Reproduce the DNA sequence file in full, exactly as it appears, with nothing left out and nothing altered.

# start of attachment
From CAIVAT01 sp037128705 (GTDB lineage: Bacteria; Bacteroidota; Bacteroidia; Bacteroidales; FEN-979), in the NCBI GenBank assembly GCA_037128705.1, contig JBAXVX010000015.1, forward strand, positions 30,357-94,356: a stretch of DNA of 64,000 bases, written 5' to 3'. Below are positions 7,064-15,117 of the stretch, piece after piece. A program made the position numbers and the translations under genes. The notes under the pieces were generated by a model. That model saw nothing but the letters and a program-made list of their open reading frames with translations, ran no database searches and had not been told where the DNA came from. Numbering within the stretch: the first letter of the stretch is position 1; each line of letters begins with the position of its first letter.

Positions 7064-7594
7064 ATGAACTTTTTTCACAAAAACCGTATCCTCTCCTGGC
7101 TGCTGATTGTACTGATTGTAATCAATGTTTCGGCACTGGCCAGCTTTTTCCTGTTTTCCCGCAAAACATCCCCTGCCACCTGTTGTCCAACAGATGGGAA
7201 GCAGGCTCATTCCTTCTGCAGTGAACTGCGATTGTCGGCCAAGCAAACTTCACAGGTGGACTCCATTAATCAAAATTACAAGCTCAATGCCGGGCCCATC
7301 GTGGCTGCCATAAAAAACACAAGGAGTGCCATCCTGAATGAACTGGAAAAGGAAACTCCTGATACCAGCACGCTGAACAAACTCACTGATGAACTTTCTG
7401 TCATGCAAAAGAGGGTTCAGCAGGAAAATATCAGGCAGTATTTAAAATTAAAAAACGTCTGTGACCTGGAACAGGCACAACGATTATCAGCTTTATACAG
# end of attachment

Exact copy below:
From CAIVAT01 sp037128705 (GTDB lineage: Bacteria; Bacteroidota; Bacteroidia; Bacteroidales; FEN-979), in the NCBI GenBank assembly GCA_037128705.1, contig JBAXVX010000015.1, forward strand, positions 30,357-94,356: a stretch of DNA of 64,000 bases, written 5' to 3'. Below are positions 7,064-15,117 of the stretch, piece after piece. A program made the position numbers and the translations under genes. The notes under the pieces were generated by a model. That model saw nothing but the letters and a program-made list of their open reading frames with translations, ran no database searches and had not been told where the DNA came from. Numbering within the stretch: the first letter of the stretch is position 1; each line of letters begins with the position of its first letter.

Positions 7064-7594
7064 ATGAACTTTTTTCACAAAAACCGTATCCTCTCCTGGC
7101 TGCTGATTGTACTGATTGTAATCAATGTTTCGGCACTGGCCAGCTTTTTCCTGTTTTCCCGCAAAACATCCCCTGCCACCTGTTGTCCAACAGATGGGAA
7201 GCAGGCTCATTCCTTCTGCAGTGAACTGCGATTGTCGGCCAAGCAAACTTCACAGGTGGACTCCATTAATCAAAATTACAAGCTCAATGCCGGGCCCATC
7301 GTGGCTGCCATAAAAAACACAAGGAGTGCCATCCTGAATGAACTGGAAAAGGAAACTCCTGATACCAGCACGCTGAACAAACTCACTGATGAACTTTCTG
7401 TCATGCAAAAGAGGGTTCAGCAGGAAAATATCAGGCAGTATTTAAAATTAAAAAACGTCTGTGACCTGGAACAGGCACAACGATTATCAGCTTTATACAG